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GUEST OPINION: A high price for crumbling roads

  • Cars drive down the center of Lichau Rd. to avoid potholes along the sides on Tuesday, September 20, 2011, Penngrove, California. (BETH SCHLANKER/ The Press Democrat)

Anyone with a passing familiarity with rural Sonoma County knows that the deterioration of our roads is reaching crisis levels. The sorry state of our crumbling county road system is directly correlated to insufficient funding for road maintenance and preservation.

The Board of Supervisors has neglected county roads for decades, during economic booms such as the dot-com era and during downturns such as the current recession. The county has designated 219 miles of high priority roads (e.g., Adobe Road, Bodega Highway, Guerneville Road and East Dry Creek Road) that will be properly maintained. The supervisors have no plans to rebuild, repave or do anything but fill potholes on 1,163 miles (84 percent) of our county roads. Consult the map (http://sosroads.org/) and you will readily find orphan roads that are important to you.

Without a pavement preservation program, the orphaned roads will deteriorate to a point where they can only be ground up into gravel or completely rebuilt. At a cost of about $1 million per mile, this would cost more than $1.1 billion, which is almost same amount as the annual budget covering all county government expenditures.

Unless budget priorities are changed, you can expect most roads to continue to worsen at an increasingly rapid rate. For the current fiscal year, the Board of Supervisors budgeted $22.6 million for road maintenance. Of this, $4.2 million comes from the general fund and $18.4 million comes from federal and state funds.

Federal road funds are restricted by law to be used on the 356 miles of higher-volume arterial and collector roads. Thus even if federal funding increased dramatically the situation would barely improve.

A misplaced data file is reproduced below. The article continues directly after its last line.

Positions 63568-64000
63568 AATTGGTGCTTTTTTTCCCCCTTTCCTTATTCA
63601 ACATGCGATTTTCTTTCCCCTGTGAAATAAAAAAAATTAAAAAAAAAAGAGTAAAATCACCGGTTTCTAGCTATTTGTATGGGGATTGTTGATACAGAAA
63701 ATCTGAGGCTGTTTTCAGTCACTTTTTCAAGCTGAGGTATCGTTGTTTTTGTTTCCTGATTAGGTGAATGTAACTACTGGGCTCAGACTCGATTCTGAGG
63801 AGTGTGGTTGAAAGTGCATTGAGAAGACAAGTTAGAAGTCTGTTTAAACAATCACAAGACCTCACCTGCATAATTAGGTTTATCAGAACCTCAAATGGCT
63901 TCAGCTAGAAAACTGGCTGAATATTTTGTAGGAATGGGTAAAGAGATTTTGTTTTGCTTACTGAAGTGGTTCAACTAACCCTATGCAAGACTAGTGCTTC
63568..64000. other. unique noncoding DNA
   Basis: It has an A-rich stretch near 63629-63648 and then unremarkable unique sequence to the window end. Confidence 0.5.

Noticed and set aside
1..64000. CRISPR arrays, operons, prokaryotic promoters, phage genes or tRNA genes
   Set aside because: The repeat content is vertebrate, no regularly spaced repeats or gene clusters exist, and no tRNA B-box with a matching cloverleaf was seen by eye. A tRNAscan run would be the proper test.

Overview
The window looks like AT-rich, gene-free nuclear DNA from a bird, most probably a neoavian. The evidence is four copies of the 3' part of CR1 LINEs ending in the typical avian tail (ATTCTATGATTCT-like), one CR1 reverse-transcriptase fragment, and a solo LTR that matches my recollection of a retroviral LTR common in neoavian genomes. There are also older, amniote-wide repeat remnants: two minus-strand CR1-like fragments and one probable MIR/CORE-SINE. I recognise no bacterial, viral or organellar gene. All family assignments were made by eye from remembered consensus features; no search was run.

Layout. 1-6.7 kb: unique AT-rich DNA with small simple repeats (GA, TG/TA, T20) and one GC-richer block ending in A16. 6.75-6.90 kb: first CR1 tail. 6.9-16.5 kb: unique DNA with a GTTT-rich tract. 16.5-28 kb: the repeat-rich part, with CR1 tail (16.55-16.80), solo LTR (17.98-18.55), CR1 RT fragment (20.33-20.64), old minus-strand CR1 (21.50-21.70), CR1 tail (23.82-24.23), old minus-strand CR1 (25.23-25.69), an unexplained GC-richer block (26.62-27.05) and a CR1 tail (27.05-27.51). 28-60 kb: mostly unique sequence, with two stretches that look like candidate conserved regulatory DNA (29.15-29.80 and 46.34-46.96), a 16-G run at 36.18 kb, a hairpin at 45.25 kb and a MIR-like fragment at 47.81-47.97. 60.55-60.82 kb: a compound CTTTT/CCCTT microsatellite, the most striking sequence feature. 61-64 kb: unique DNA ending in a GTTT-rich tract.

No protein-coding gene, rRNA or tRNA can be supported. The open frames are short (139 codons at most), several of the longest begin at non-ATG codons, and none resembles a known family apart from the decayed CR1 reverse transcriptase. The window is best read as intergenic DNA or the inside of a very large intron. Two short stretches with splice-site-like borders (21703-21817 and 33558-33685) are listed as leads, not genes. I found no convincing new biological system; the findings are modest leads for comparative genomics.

State funding primarily comes from the sales tax on fuel and an excise tax (18 cents per gallon) that has not increased since 1992. Only 3 cents of the excise tax is sent directly to counties, and it's allocated using a formula that disadvantages Sonoma County.

In the Bay Area, federal and state funds are allocated among nine counties by the Metropolitan Transportation Commission, and it focuses on urban areas. The commission has little interest in the problems of Sonoma County's rural roads.

Since 2008, the Board of Supervisors has reduced road funding from the general fund by 46 percent. The current $4.2 million level represents about 1 cent from every dollar collected in property taxes in the county. The decline in funds has resulted in far fewer road workers. The consequences of these cuts are reflected in the quality of our roads.

Because more than 50 percent of the orphan roads are considered to be near or at the end of their useful life, by default the supervisors are allowing roads to deteriorate. The result of ignoring the problem is that rebuilding the roads will cost 10-15 times more than what pavement preservation would have cost. The estimated yearly cost to preserve the pavement on the orphan roads is $105 million per year.

At some point, rather than constantly filling more and more potholes, the county Department of Transportation and Public Works has indicated that the only alternative will be to grind up the asphalt and turn roads into gravel. When this happens, Sonoma County residents will experience far-ranging impacts. Property values will decline, businesses depending on tourism will suffer, emergency service response times will increase and quality of life will be diminished.


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